On a very hot summer evening in Delhi, a motley group of people had gathered at Azad Bhawan, the headquarters of the Indian Council of Cultural Relations. Azad Bhawan is not as well located as Mandi House on Copernicus Road; it is near ITO, a little far from the comfort zone of Delhi’s cultural elite. The summer evening was made special by the presence of two erudite union ministers of India – Kapil Sibal and Shashi Tharoor. They had gathered to listen to an anthem for our home planet Earth, sung by Shreya Sotang, a talented singer from Nepal, with music composed by Sapan Ghimire from Darjeeling, and written by yours truly.
The first draft of the lyrics to this song was written in 2009 while I was posted in St. Petersburg, Russia as Consul at the Consulate General of India. I don’t remember exactly what inspired me to write an anthem for our planet but in those days, I had just started painting. One of my first paintings was of our planet Earth, shining like a blue pearl surrounded by dark space. The earth’s immense beauty has transformed me into a matriot. I see her as the cradle and grave of all civilizations that has risen on her surface, creator and destroyer of all life, all history, all riches, and all the glories of mankind. A paean to the earth was long brewing within me. I rewrote and refined it several times and published it in my collection of poems ‘Remains’ that came out last year. But its transformation into an anthem, happened only after I settled down in Kathmandu.
About four months ago, I had a chance meeting with Sapan Ghimire from Darjeeling, who teaches music to schoolchildren in Kathmandu. I shared with him that I wrote poems and asked him if he would be interested in turning some of them into songs. I scribbled ‘Earth Anthem’ on a sheet of paper and after a few weeks Sapan came back with a smile on his face: He had succeeded in setting the poem to music.
Friends and colleagues suggested voices and one of these was Shreya Sotang. Shreya’s voice was mellifluous and magical when I first heard her singing the words of Earth Anthem without any music. I was convinced that she was the one who could do justice to the song.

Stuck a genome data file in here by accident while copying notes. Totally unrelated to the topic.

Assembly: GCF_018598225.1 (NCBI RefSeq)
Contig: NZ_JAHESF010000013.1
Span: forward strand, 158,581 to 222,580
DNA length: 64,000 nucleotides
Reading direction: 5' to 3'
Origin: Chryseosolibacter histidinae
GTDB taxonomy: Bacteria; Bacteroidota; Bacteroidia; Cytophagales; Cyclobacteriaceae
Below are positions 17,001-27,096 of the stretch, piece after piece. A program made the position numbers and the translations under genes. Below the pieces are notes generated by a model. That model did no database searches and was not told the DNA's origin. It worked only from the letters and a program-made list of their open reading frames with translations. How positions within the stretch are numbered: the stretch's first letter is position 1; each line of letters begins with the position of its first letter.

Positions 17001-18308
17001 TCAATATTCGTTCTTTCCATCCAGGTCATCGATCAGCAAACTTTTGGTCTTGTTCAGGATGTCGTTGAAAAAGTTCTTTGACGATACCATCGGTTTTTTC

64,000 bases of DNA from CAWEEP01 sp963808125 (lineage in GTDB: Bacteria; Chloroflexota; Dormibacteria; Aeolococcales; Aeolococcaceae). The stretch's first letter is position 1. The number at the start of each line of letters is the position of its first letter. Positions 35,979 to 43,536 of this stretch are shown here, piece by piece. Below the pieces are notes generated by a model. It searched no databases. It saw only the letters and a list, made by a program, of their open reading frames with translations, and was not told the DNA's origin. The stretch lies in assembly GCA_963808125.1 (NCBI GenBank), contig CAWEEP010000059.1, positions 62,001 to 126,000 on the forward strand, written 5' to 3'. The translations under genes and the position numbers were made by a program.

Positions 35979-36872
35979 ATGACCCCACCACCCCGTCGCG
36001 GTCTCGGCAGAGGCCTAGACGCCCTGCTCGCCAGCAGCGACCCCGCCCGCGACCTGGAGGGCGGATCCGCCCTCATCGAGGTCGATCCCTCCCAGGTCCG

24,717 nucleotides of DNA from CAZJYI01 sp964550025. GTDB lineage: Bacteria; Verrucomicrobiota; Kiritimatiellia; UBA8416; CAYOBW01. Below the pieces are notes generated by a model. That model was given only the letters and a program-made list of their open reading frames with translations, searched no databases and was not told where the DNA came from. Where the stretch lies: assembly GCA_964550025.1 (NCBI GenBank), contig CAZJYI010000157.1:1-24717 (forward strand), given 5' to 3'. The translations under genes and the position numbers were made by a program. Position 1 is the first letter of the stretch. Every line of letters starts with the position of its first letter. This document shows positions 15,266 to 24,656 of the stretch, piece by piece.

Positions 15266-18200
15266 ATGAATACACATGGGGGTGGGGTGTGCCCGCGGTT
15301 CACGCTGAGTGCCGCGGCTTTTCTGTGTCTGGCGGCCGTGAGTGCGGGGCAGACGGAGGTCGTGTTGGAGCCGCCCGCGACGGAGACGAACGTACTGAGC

Meanwhile Chandrakant Jha, a dear friend from Janakpur, Nepal advised me that an anthem for the planet should contain words from all official languages besides Hindi and Nepali. It looked daunting, but not impossible. I wrote to friends in France, Russia, China, Egypt and Spain for translations and pronunciations of the line ‘We are humans, the earth is our home’. It took them a few days to reply but they all came back with help. Now the challenge was for Shreya to twist her tongue and master pronunciation in all the UN languages.
The recording was also done at the studio of Phanindra Rai located near Kamalpokhari. It took almost a month to get the Earth Anthem right.
Soon after the anthem was ready, I went to meet the country representative of UNESCO in Nepal, Mr. Alexe Plathe with an idea that the UNESCO should use this Earth Anthem to launch a global Earth Anthem Challenge and the winning entry of the challenge should be declared the official anthem of our home planet.
After the anthem was ready, the video was made by Mishree Lal Yadav of Nepal Television, and he readily agreed to edit the video. Simultaneously, the Director General of the Indian Council of Cultural Relations, Dr. Suresh K. Goel, agreed to host the release of the Earth Anthem in New Delhi June 3.
Mr Sibal, also a distinguished poet, quoted the Secretary General of the United Nations U. Thant, who while signing the proclamation declaring the Vernal Equinox on March 21, 1970, made a statement declaring Earth Day. “On that particular day,” recounted Sibal, Thant “said something very important and I have as a quote -‘May there be only peaceful and cheerful Earth Days to come for our beautiful spaceship Earth as it continues to spin and circle in frigid space within its warm and fragile cargo of animate life.’”
Dr. Tharoor went on to remind the audience of their responsibilities as global citizens even as they paid tribute to our planet with a song that could unify all peoples.
The evening ended with Dr. Tharoor recounting how W. H. Auden had written a “Hymn to the United Nations” – and also attempted a hymn to the world which then Secretary-General U. Thant hoped would become the de facto anthem of the UN but it didn’t. This was the UN anthem Aiden wrote:
“Our several voices
For all within
The cincture of the sound
Is holy ground,
Where all are Brothers,
None faceless Others.””
It is an honor to walk in such illustrious footsteps. I hope to now take the Earth Anthem to schools and colleges, to radio and television stations and across the world … to inspire, convince and cajole the UNESCO to launch a global Earth Anthem Challenge, It is my dream to invite talented people across the globe to write their hymns to our home planet, our only oasis in this vast universe.